On the basis of mate selection rules or on the basis of mate selection rules:

On the basis of mate selection or mate selection norms, marriages can be classified as endogamous or exogamous. Caste, sub-caste, varna, and tribal endogamy are the four sub kinds of endogamy. Exogamous marriage can also be classified into four types: Gotra, Pravar, Sapinda, and village exogamy.

11. Endogamy or Endogamous Marriage

Endogamous Marriage

Endogamy, also known as endogamous marriage, is the practice of marrying within one’s own caste, sub-caste, varna, or tribe. In other words, caste endogamy, sub-caste endogamy, varna endogamy, and tribal endogamy are all examples of endogamous marriage.

(a) Caste Endogamy

Caste endogamy is a form of endogamy in which a couple marries within their own caste. Endogamy is severely enforced in a caste-based society. Each caste group’s members marry inside their own caste group.

(b) Sub-Caste Endogamy

It is a different sort of endogamous relationship. Each caste in a caste-based system is split into several sub-castes. Each sub-caste, like caste, is an endogamous entity. Marriage takes happen solely inside one’s sub-caste under sub-caste endogamy.

(c) Varna Endogamy

Another form of endogamous marriage is Varna endogamy. We discovered the presence of four varnas in old Indian society: Brahmin, Kshatriya, Vaisya, and Sudra. The choice of mate in varna endogamy is limited to one’s own varna.

(d) Tribal Endogamy

A tribe is a territorial organization. Tribal endogamy is a form of endogamous marriage in which one’s partner selection is limited to members of the same tribal tribe. Tribe, like caste, is an endogamous entity.

12. Exogamy (Also Known as Exogamous Marriage)

Exogamous Marriage

It is the polar opposite of endogamy, or endogamous marriage. It refers to a marriage system in which a person must marry outside of their own group, such as a gotra, pravara, sapinda, or hamlet. This is an excellent marital method that results in the birth of healthy, intellectual offspring. There are several types of exogamy, including:

(a) Gotra Exogamy

The word “gotra” means “clan.” Members of a given gotra or clan are said to be closely related through blood. As a result of gotra exogamy, one must marry outside of one’s own gotra.

(b) Pravara Exogamy

Pravara is a Sanskrit word that meaning “siblings.” People who descend from a common saint are considered to be members of a certain Pravara. Pravara exogamy states that one must marry outside of one’s own pravara. Marriage is prohibited within the pravara.

(c) Sapinda Exogamy

Sapinda is a word that meaning “lineage.” Sapindas are people who have five generations on their father’s side and three or seven enerations on their mother’s side. They were thought to come from a certain pinda. As a result, exogamy inside one’s own sapinda is banned according to sapinda. They are not permitted to marry outside of their sapnida. According to this concept, marriage inside one’s own village is prohibited, and every community has its own set of marital regulations. Marriage between kins is restricted in certain civilizations, whereas marriage between a small number of kins is permitted in others.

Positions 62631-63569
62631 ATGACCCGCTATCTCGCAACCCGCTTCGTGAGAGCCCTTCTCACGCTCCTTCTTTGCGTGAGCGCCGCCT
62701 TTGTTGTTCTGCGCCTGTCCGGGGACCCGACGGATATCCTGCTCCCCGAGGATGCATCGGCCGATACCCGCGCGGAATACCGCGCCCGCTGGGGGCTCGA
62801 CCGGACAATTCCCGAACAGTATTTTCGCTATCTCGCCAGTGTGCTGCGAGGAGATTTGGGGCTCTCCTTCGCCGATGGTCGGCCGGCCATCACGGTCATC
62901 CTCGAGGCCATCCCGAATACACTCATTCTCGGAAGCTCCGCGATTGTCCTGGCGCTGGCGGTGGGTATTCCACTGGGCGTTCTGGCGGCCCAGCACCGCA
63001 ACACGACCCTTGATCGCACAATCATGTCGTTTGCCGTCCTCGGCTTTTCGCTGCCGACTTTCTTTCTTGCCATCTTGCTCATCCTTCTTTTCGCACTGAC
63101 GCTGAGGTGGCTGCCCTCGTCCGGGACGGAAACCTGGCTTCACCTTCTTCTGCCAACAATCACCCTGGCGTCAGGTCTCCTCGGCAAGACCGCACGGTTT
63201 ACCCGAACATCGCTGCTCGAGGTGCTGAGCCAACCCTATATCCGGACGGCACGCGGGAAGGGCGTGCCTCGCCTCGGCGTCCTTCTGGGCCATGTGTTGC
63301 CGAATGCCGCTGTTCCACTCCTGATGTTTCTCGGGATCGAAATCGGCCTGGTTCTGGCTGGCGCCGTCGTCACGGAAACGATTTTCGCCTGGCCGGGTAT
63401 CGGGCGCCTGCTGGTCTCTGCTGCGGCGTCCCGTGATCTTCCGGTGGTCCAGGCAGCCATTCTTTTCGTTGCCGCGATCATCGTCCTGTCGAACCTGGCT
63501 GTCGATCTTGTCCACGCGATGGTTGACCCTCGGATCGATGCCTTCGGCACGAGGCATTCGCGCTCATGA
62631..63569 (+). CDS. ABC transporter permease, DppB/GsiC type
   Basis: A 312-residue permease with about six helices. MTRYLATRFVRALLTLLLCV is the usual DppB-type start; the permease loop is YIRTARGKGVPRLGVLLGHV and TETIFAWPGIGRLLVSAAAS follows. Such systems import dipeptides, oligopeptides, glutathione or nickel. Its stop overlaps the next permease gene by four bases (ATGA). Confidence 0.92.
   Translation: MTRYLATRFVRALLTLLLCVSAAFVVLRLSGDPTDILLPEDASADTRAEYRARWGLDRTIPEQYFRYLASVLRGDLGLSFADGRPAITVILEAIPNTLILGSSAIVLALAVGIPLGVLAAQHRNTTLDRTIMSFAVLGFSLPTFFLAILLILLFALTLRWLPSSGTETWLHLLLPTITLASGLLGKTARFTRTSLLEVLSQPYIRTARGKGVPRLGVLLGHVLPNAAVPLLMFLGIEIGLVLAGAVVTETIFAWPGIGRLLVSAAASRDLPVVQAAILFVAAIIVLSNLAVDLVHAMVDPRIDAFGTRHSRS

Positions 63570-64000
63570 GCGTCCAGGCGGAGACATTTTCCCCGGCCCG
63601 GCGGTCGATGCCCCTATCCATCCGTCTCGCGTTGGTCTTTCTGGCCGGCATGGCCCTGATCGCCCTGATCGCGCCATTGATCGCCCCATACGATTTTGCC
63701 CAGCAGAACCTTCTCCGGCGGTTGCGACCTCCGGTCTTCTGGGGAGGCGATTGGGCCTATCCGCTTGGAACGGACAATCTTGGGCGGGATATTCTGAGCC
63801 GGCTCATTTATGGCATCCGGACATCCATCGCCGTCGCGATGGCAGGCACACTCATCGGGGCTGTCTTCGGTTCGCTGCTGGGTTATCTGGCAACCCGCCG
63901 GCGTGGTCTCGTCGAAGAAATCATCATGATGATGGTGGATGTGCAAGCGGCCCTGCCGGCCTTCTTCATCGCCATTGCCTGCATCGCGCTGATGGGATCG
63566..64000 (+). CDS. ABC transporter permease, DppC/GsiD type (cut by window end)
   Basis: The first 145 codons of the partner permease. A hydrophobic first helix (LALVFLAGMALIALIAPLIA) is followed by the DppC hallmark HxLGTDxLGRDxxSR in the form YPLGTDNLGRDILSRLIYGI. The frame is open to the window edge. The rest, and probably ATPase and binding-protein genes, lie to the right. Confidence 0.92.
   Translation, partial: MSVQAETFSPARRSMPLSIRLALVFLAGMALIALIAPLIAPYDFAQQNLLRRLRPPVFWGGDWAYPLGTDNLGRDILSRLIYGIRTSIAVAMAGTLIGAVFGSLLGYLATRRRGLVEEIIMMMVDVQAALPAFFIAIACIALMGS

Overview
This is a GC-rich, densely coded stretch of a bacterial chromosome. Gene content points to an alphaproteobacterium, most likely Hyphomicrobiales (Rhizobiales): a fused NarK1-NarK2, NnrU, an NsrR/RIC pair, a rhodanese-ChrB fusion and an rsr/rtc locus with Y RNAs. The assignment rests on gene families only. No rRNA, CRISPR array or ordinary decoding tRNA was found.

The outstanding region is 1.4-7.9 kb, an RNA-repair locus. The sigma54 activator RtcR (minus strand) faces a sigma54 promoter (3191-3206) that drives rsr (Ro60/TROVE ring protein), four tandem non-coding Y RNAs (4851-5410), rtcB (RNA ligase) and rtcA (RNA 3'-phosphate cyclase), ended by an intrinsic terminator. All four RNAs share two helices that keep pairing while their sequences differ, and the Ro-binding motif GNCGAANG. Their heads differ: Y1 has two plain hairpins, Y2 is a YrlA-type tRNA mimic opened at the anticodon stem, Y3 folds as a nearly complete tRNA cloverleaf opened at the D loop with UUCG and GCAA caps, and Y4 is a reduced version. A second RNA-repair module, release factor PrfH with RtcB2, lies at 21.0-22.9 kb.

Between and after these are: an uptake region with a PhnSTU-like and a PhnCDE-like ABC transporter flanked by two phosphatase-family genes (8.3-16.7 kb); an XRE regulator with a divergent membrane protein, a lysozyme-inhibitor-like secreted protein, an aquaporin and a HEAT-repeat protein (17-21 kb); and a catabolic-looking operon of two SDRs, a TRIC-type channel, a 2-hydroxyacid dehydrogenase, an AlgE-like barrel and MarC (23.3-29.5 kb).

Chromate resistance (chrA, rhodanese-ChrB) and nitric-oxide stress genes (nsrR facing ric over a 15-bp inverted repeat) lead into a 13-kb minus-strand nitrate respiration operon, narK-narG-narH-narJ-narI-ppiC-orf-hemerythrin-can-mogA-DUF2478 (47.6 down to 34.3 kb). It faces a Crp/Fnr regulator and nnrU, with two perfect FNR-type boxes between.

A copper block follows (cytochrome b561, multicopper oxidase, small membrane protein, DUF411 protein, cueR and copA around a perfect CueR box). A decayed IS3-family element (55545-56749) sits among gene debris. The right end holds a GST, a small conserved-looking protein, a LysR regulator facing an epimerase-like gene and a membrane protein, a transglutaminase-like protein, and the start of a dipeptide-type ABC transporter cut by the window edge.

(d) Village Exogamy

As a result, marriage is sanctioned in those civilizations based on choice or priority. As a result, preferred marriage refers to a socially sanctioned marriage between relatives. In other words, marriage can be classified into four types based on preference: cross-cousin marriage, parallel cousin marriage, levirate marriage, and surrogate marriage.

13. Cross-Cousin Marriage

Cross Cousin Marriage

Cross cousin marriage occurs when a daughter or son of one’s mother’s brother marries a son or daughter of one’s father’s sister. This cross-cousin form of marriage may be seen in Abhimanyu’s marriage to Sashikala. This form of marriage is said to be practiced in Orissa, Rajasthan, and Maharashtra, among other places. This sort of marriage takes place in order to avoid paying a large bride price and to keep one’s family property.

(a) Parallel Cousin Marriage

Parallel cousin marriage is defined as a marriage between the children of two sisters or two brothers. This is a common kind of marriage among Muslims.

(b) Levirate

‘Devar Vivaha’ is another name for it. Levirate occurs when a lady marries her husband’s brother after her husband’s death. Some tribes, such as the Gond, the Munda, or the Santal, the Oran, and the Toda, practice this form of marriage.

(c) Sororate

‘Sali Vivah’ is another name for it. Sororate marriage occurs when a man marries his wife’s sister after her death or even while she is still alive. Some tribes, such as the Kharia and the Gond, practice this kind of marriage.

(d) Anuloma Or Pratiloma

Sociologist have classified marriage into Anuloma or Pratiloma

(e) Anuloma Marriage Or Hypergamy

Anuloma or Hypergamy marriage occurs when a man of a higher caste or varna marries a lady of a lower caste or varna. Hypergamy is called as Anuloma in traditional Indian civilization. This was formerly common practice among nobility. It was discovered in Bengal as Kulinism. Anuloma, or hypergamy marriage, is the polar opposite of Pratiloma, or hypogamy marriage.

(f) Pratiloma Marriage Or Hypogamy

Pratiloma, or hypogamy marriage, occurs when a man of lower caste or position marries a woman of higher caste or status. This isn’t a legal way to tie the knot. Pratiloma or hypogamy marriage is a term used in Hindu law when a man from a lower caste or position marries a woman from a higher caste or status. This isn’t a legal way to tie the knot. Pratiloma is still practiced among the people, according to ancient Hindu lawgiver Manu.

14. Devitalized Marriage

Approximately 40% of couples. There is widespread dissatisfaction in all aspects of relationships, as well as substantial volatility. Divorce has been discussed by both parties. They are always critiquing each other’s personalities. Their union is purely utilitarian. They are often younger, have been married for a shorter period of time, and have a lesser income than other couples.

Many are members of the minority group. They’re more likely to come from divorced families, and they’re more likely to have been divorced themselves. They stick together since they don’t have any other options.

15. Financial Marriage

Financial Marriage